Hematopathology & Flow Cytometry
HUP has an active Hematopathology service with numerous bone marrow and lymph node specimens. Results of flow cytometry (immunophenotyping on clinical and research material) are integrated into reports. Residents may elect to spend time in this rotation.

While PAH has a high volume of neuropathology cases, the resident may elect to gain additional experience by taking a month-long elective at the Hospital of the University of Pennsylvania. This will include examination of postmortem brains as well as surgical material.

Ocular Pathology
A month-long elective in ocular pathology is offered at Wills Eye Hospital for senior residents and surgical pathology fellows.

Pediatric Pathology
Residents spend time at The Children's Hospital of Philadelphia for experience in pediatric surgical pathology biopsy and resection specimens, and also for pediatric autopsy.

Call Responsibilities
Residents cover weekend call every 10th/11th weekend with the supervision of a staff pathologist and assist with evening frozen sections. Call duties include gross description and dissection of surgical pathology cases received on a Saturday and performance of any weekend autopsies.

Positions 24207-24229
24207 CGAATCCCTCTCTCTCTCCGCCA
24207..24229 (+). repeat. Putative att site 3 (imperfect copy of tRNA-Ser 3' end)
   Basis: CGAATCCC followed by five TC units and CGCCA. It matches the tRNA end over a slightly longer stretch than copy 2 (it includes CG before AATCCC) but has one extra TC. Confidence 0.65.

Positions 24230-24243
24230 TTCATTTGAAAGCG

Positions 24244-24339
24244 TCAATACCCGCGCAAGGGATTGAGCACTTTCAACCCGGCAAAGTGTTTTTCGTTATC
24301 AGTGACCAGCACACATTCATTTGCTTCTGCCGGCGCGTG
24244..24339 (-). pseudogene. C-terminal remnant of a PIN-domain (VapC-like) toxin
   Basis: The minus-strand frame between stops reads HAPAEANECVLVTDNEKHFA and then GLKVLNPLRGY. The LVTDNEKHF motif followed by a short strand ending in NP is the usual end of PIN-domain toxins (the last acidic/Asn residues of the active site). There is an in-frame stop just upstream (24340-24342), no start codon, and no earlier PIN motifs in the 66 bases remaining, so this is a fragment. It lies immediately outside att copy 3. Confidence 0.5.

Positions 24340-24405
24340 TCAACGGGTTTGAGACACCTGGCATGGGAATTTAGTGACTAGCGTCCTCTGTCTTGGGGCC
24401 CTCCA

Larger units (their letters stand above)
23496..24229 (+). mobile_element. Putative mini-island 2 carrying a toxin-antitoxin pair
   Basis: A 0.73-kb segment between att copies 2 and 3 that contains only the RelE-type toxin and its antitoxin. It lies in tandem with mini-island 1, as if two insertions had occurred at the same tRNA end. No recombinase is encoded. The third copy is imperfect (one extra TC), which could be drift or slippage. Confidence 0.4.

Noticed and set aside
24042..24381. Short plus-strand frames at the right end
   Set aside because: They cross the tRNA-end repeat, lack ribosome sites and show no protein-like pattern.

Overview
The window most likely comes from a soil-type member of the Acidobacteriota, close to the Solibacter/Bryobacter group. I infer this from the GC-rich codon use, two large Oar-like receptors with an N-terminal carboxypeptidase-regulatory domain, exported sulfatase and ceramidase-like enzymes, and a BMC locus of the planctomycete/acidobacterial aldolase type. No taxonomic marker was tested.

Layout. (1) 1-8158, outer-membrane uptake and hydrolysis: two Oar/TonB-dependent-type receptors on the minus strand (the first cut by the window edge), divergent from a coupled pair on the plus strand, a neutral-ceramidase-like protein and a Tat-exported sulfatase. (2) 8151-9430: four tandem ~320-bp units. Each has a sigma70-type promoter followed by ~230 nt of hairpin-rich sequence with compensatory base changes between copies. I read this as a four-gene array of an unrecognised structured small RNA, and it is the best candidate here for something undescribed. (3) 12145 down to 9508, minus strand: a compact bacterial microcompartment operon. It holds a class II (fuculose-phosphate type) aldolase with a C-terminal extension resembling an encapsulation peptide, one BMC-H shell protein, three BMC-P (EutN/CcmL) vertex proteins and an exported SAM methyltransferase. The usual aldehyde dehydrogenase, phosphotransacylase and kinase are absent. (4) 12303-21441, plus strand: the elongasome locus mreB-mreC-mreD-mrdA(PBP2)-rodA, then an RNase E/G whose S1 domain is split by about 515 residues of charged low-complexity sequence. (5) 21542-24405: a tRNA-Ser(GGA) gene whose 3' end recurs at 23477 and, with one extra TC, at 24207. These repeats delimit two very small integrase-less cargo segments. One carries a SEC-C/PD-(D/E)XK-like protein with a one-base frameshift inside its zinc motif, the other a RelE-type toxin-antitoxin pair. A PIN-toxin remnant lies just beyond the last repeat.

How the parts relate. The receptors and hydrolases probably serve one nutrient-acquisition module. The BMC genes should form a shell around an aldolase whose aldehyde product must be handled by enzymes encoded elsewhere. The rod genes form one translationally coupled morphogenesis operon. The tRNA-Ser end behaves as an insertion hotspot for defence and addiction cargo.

Conference Schedule

Everyday: There is a Daily Consensus Conference, 1 pm. for mostly Surgical Pathology cases, but also Cytopathology and occasional unusual autopsy findings.


8:30 am

Resident Talk and/or Journal Club


8:00 am

Bone and Soft Tissue Conference


Residents' Didactic Lecture

4:30 pm

Breast Conference


9:00 am

Unknown Slide Conference

4:00 pm

Gynecologic Pathology Conference


8:30 am

Cytology/Hematology Conference

12:30 pm

ENT Head & Neck Conference


8:30 am

Resident Presentation



Radiology- Pathology conference